As some countries start to loosen preventative measures put in place against the spread of coronavirus, the need for a vaccine is becoming glaringly obvious for any hope of returning to some semblance of the lives we had before.
It's an abrupt return to the first half of the 20th century, when cures for infectious diseases, like smallpox and polio, were a kind of worldwide holy grail for scientists and ordinary families alike. The difference today is that an ever more connected planet has allowed the virus to spread at an unrivaled speed — the good news is that the race to find a vaccine is also moving faster than ever.
Until Jonas Salk and his team at the University of Pittsburgh discovered the vaccine for polio 65 years ago this month, the disease had ravaged the planet for more than four decades, infecting some 600,000 people annually. The response to polio wasn't so different from what we're seeing today, with the rolling closures of non-essential public spaces and schools amid flare-ups, as well as the separation of infected individuals from the rest of society. While Salk's polio vaccine took more than seven years of research and development, with technological advancements and global collaboration, scientists today are fixing to have their remedies ready and tested in a matter of months rather than decades.
Since the complete sequence of the novel coronavirus genome was published on January 11 by doctors working in Wuhan, the assumed epicenter of the outbreak, infectious disease experts worldwide have been working in collaboration to crack the code of the virus as quickly as possible. Because COVID-19 shares genetic similarities with other coronaviruses, like SARS-CoV-1 and MERS-CoV, scientists have already had a headstart working on a vaccines, which may significantly shorten the timespan from having the genetic sequence to having sample vaccines ready to be tested.
Currently, there are more than 70 coronavirus vaccines in various stages of development around the world, according to the World Health Organisation. One biotech firm in the U.S., Moderna, began its first round of vaccine testing on volunteers in March and expects to be ready to enter the next phase of testing before summer.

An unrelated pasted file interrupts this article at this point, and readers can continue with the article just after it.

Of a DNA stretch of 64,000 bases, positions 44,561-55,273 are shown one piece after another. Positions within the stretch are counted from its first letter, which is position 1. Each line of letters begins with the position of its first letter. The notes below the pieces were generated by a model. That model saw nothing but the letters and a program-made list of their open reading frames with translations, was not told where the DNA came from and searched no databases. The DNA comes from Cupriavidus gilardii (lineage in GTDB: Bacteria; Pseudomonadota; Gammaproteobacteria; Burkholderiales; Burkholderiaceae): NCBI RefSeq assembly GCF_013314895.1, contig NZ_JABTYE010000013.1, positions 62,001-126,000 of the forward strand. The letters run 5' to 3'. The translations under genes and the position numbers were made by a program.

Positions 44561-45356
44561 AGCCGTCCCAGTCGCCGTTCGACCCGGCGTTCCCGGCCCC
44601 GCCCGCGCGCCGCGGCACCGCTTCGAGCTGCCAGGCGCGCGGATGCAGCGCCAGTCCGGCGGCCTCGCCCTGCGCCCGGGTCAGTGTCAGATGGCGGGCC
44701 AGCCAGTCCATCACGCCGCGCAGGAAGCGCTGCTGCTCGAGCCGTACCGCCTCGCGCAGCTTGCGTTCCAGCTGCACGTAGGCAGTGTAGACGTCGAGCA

One of the largest trials currently underway at the University of Oxford has over 500 volunteers set to be tested by mid-May. This could possibly pave the way for a vaccine to be ready for mass production by autumn of next year, significantly less than the original estimate of 12-18 months.
But there is still too little reliable information about COVID-19 for optimism, says Jean-Laurent Casanova, a French infectious disease researcher, who has begun clinical trials to determine the genetic factors that influence the response to the coronavirus. "There are so many unknowns in the immunity response. For example, we don't even know if the antibodies that appear after the infection are protectors (against the virus)," Casanova told Le Monde.
But, as we wait impatiently for life to start back up again, it's important to remember that speed isn't the only virtue we need for our coronavirus vaccine. Dr. Jonas Salk's son, who six decades ago was one of the very first children to be tested with his father's polio vaccine, is now the 75-year-old president of the Jonas Salk Legacy Foundation and a visiting professor of infectious disease and microbiology at the University of Pittsburgh.
Peter Salk told the Pittsburgh Post Gazette that he's been encouraged by the massive worldwide collaboration that has kicked in for the hunt for a COVID-19 vaccine. But he also But he also said introducing new vaccines to the wider public requires scientific rigor. "We have to go as quickly as we can but we have to go cautiously. We shouldn't introduce a vaccine that came through just a basic clinical trial." Safety matters, and so too does staying power. Or as his father taught us, it's the difference between discovering a vaccine and the vaccine.
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